Rosenquist v. Arizona Attorney General, State of

Filing 23

ORDER Re: 20 Report and Recommendation. IT IS ORDERED DENYING the petition for writ of habeas corpus 8 . Signed by Judge Frederick J Martone on 7/21/10. (MHU)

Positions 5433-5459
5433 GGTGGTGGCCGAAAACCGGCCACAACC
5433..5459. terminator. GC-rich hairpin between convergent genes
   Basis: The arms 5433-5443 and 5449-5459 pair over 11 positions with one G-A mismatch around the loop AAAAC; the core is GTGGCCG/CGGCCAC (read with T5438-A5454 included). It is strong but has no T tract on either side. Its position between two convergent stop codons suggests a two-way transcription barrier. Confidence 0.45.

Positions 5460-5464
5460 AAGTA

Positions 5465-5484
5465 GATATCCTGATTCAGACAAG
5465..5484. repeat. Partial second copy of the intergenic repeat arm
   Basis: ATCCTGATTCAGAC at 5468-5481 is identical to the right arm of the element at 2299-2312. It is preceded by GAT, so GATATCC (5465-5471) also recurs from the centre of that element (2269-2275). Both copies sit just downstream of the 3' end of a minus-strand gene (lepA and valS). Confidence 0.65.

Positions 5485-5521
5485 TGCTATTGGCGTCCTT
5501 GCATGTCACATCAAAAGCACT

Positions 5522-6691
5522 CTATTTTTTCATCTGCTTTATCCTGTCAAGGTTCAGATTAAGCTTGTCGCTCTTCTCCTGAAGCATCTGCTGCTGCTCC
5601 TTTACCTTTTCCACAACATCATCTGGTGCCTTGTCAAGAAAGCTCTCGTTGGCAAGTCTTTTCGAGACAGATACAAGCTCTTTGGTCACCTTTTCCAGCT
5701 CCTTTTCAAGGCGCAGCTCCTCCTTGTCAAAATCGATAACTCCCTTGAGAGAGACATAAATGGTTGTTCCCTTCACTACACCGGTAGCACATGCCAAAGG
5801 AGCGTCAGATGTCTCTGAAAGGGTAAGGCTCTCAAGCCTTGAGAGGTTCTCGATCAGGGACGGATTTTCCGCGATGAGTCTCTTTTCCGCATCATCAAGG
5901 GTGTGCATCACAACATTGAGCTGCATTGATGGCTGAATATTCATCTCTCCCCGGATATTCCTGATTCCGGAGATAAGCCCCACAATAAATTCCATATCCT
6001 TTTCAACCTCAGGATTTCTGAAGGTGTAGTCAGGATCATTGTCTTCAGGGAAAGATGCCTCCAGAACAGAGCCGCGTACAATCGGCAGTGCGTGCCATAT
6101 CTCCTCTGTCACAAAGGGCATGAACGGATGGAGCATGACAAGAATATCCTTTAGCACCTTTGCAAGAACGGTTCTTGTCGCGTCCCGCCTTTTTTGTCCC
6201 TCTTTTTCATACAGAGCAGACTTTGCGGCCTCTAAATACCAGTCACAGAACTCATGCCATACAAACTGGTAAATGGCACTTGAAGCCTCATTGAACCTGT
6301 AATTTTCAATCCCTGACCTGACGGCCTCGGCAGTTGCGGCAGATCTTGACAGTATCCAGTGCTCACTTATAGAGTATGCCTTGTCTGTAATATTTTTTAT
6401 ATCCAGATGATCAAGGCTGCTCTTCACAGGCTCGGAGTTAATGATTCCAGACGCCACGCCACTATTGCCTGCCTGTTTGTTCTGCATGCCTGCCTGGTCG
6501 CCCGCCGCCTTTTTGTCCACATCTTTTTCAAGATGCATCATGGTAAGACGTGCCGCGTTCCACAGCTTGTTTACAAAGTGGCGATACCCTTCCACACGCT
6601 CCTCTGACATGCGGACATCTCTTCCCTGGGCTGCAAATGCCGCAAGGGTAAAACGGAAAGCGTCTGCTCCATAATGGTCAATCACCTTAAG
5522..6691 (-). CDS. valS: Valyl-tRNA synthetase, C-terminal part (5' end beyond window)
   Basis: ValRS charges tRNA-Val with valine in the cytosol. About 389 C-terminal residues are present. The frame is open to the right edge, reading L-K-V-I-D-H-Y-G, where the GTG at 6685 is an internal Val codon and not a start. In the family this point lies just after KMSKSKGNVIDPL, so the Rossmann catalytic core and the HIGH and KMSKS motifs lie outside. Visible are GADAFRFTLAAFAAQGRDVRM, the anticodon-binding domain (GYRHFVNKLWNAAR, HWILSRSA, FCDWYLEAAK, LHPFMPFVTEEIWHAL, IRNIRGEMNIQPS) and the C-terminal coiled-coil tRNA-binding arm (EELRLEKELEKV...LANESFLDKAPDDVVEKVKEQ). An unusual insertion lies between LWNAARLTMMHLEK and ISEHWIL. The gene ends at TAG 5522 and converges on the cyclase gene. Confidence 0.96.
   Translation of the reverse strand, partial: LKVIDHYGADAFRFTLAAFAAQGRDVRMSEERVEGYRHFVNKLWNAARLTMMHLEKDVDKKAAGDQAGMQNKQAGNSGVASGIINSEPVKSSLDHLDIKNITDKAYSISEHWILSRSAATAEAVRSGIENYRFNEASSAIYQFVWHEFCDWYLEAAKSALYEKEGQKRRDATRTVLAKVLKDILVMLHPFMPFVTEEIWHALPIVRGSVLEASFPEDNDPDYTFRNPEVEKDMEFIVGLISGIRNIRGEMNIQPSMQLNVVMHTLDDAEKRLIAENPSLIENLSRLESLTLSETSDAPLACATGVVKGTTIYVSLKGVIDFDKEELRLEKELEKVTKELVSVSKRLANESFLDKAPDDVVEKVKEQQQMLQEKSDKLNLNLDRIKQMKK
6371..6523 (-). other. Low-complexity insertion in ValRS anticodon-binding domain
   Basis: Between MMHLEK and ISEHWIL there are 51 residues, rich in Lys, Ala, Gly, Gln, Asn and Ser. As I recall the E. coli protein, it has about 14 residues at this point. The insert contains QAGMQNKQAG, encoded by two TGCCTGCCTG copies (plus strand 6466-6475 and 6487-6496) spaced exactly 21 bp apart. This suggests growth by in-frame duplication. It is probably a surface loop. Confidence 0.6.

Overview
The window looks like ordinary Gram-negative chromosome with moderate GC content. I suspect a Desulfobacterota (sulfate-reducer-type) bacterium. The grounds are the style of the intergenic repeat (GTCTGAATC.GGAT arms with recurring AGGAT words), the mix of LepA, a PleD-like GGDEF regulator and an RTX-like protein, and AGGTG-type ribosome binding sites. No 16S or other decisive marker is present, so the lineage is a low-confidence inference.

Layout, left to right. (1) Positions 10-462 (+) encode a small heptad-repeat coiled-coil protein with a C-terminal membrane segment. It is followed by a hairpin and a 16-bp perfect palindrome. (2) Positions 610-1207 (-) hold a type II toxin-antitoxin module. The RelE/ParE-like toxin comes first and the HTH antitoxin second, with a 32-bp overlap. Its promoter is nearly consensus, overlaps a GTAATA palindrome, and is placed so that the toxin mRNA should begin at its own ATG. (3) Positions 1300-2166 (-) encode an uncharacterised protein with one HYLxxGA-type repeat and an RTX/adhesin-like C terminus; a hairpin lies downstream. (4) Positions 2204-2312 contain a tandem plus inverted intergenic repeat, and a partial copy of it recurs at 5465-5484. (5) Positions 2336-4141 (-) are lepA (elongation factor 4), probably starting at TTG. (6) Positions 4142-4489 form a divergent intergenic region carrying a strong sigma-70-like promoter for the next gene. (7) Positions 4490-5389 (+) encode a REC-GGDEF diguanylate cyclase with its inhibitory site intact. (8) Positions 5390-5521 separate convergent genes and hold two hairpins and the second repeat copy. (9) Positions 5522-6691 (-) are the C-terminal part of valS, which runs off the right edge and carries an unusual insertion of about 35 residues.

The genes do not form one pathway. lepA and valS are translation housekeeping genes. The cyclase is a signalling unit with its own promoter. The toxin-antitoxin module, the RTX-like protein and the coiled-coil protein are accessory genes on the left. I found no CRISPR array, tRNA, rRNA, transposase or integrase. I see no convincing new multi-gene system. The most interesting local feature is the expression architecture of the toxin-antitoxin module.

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Rosenquist v. Arizona Attorney General, State of Doc. 23 1 2 3 4 5 6 7 8 9 10 11 12 13 14 15 16 17 18 19 20 21 22 23 24 25 26 27 28 WO NOT FOR PUBLICATION IN THE UNITED STATES DISTRICT COURT FOR THE DISTRICT OF ARIZONA ) ) ) Plaintiff, ) ) vs. ) ) Attorney General of the State of Arizona,) ) et al., ) ) Defendants. ) ) Mickey Clarence Rosenquist, No. CV-09-2495-PHX-FJM ORDER The court has before it petitioner's amended petition for writ of habeas corpus pursuant to 28 U.S.C. 2254 (doc. 8), petitioner's supplemental memoranda (doc. 14), respondent's response (doc. 16), and petitioner's reply (doc. 19). We also have before us the report and recommendation of the United States Magistrate Judge recommending that the petition for writ of habeas corpus be denied (doc. 20), petitioner's objection to the report and recommendation (doc. 21), and respondent's response to the petitioner's objection (doc. 22). The Magistrate Judge concluded that petitioner was afforded a full and fair opportunity to litigate his Fourth Amendment claims, thus precluding federal review. Petitioner objects to the report and recommendation on the grounds that the magistrate who issued the search warrant that led to petitioner's arrest was misled by information in an affidavit that the affiant knew or should have known was false, and that the false affidavit amounted to actionable judicial deception in the procurement of the warrant. Petitioner Dockets.Justia.com 1 2 3 4 5 6 7 8 9 10 11 12 13 14 15 16 17 18 19 20 21 22 23 24 25 26 27 28 contends that because of the material failures in the affidavit, the warrant was issued without probable cause. Petitioner also argues that government officials violated his right to due process when they arbitrarily selected his house to search, and arbitrarily chose to execute the search warrant at night. We do not reach the merits of petitioner's Fourth Amendment claim because we agree with the Magistrate Judge that it is not cognizable on habeas corpus review . Petitioner had a full and fair opportunity to litigate his Fourth Amendment claims in state court. See Stone v. Powell, 428 U.S. 465, 48182, 96 S.Ct. 3037, 3046 (1976). The Superior Court of Arizona held hearings on petitioner's motions to suppress on April 1, 2005, and on May 6, 2005. Additionally, to the extent that petitioner raises a new due process claim in his objection to the magistrate's report and recommendation, such an argument does not satisfy the exhaustion requirement for habeas review because petitioner did not fairly present it in the state court proceedings. See 28 U.S.C. 2254(b)(1)(A); Anderson v. Harless, 459 U.S. 4, 6, 103 S.Ct. 276, 277 (1982). We therefore accept the recommended decision of the Magistrate Judge pursuant to 28 U.S.C. 636(b)(1). IT IS ORDERED DENYING the petition for writ of habeas corpus (doc. 8). DATED this 21st day of July, 2010. -2-

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